After two years I decided to go back to photography school and finish my education there. I think the way I like to work and could say is my ‘process’ is photographing what attracts me and after a few weeks, laying all the photographs out and figure out what they are saying to me. This is very different to how I work as a commercial photographer and like the freedom my personal work brings me. 

How important is it for you to represent queer lives and culture within your photography?

I never was thinking  about representing queer lives or culture within my work. It just sort of happened. I document what is going on around me and if I am a queer guy, then my work will be queer because I am just showing my life in photographs. I want people to see more than just queerness in my work and take away different things. 

Between Us by Krystian Lipiec ID: A topless man standing in a bedroom holding onto a miniature of a plane. Four other planes are being help up by peoples arms coming into the frame.
Between Us by Krystian Lipiec ID: A rose gold jaguar car sits in the dappled shade of a driveway.

There's a unique energy and tenderness to your images. How do you go about taking photographs when with friends and lovers?

I am a nostalgic person at heart. I was born in a small city in the middle of nowhere. I want to show the ‘beauty’ of simple and queer life but also show my romantic life for what it is. Both in the successes and failures we all have with relationships.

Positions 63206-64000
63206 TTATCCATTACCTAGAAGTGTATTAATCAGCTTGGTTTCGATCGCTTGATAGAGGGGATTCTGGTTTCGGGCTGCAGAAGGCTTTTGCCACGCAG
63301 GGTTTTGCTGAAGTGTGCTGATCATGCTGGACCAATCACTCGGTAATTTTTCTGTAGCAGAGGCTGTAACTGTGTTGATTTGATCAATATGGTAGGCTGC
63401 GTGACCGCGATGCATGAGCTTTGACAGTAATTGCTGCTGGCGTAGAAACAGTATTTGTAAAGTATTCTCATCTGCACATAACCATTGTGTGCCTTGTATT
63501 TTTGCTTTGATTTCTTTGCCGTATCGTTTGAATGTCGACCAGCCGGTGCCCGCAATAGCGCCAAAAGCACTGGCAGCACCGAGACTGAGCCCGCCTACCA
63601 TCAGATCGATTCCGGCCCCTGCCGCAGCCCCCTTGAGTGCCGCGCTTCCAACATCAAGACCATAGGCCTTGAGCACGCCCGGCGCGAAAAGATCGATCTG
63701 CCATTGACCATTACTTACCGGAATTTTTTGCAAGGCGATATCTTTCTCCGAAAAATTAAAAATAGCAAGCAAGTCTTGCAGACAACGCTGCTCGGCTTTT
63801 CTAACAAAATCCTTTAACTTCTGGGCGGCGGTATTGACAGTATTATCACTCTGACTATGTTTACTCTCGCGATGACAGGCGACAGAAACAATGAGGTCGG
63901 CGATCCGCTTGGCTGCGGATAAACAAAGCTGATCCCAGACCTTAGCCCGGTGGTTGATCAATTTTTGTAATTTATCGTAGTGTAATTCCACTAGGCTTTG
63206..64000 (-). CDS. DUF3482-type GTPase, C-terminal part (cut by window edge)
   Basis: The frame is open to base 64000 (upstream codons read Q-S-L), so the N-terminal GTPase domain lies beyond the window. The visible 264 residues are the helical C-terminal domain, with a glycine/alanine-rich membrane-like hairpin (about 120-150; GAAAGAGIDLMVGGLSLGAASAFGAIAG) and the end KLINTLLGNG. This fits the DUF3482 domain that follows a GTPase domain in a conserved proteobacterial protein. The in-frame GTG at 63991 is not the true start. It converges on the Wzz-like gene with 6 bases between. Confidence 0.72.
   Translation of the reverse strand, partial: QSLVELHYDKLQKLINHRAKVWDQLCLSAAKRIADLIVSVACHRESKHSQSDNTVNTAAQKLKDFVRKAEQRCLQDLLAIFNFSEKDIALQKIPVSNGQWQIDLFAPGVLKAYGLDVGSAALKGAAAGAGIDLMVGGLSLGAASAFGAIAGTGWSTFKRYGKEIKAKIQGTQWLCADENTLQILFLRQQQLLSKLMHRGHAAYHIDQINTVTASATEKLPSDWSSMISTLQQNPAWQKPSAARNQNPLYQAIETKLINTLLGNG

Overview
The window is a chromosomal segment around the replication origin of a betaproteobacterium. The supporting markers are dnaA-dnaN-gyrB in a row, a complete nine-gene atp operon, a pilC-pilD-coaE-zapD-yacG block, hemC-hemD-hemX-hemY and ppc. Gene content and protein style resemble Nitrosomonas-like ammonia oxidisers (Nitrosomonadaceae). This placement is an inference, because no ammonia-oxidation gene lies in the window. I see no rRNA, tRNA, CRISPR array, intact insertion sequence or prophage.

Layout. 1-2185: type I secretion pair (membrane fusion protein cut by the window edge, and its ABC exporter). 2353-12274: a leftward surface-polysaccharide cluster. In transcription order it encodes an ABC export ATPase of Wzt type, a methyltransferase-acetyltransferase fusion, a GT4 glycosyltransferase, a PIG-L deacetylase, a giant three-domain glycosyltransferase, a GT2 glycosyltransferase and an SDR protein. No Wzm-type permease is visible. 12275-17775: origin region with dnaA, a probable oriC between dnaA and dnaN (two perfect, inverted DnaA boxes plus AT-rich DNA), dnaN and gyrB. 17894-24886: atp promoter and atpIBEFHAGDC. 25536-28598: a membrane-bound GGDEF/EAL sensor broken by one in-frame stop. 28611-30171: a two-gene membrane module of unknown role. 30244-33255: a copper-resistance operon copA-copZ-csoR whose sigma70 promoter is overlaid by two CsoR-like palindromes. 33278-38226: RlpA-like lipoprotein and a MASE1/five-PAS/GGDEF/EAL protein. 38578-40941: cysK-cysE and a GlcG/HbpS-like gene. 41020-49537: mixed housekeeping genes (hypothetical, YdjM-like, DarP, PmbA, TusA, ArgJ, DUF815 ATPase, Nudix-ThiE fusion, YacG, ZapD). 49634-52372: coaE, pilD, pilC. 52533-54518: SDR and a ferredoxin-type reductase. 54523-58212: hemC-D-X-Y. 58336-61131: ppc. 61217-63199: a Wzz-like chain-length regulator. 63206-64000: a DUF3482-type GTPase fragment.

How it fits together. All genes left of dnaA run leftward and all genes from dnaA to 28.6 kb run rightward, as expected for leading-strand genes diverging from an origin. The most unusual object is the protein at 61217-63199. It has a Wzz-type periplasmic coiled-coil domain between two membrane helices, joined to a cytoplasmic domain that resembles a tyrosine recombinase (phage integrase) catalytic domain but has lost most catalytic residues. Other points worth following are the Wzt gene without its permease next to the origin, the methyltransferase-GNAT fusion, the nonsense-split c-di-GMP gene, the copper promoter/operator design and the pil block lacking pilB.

Are there any unique stories around the people in your images?

There are a few funny stories involving the people in the photographs. But mostly I like to watch how those people changed. I don’t have contact with all of them but sometimes they come back to me and we catch up and they share their new stories backed up by a new found energy from being away. Those pictures also show me how I changed myself. They remind me to be more spontaneous and teach me that “nothing is forever” and things can easily be lost as they are found. 

Finding calm and community with Alice Martin

This article contains image descriptions in the captions to help those with visual impairments.

From the series We’re so lucky to have this place, aren’t we? © Alice Martin ID: A golden sunset of leaves and a branch resting up against a board.

Continuing our look at photographers telling stories in the 2020 lockdown, we recently caught up with British photographer Alice Martin whose delicate and sun kissed series We're so lucky to have this place, aren't we? spends time at her nearby allotment which became a calming place and a way to connect with others in her community.

Hey Alice, what drew people to photography. Why is photography the medium for you?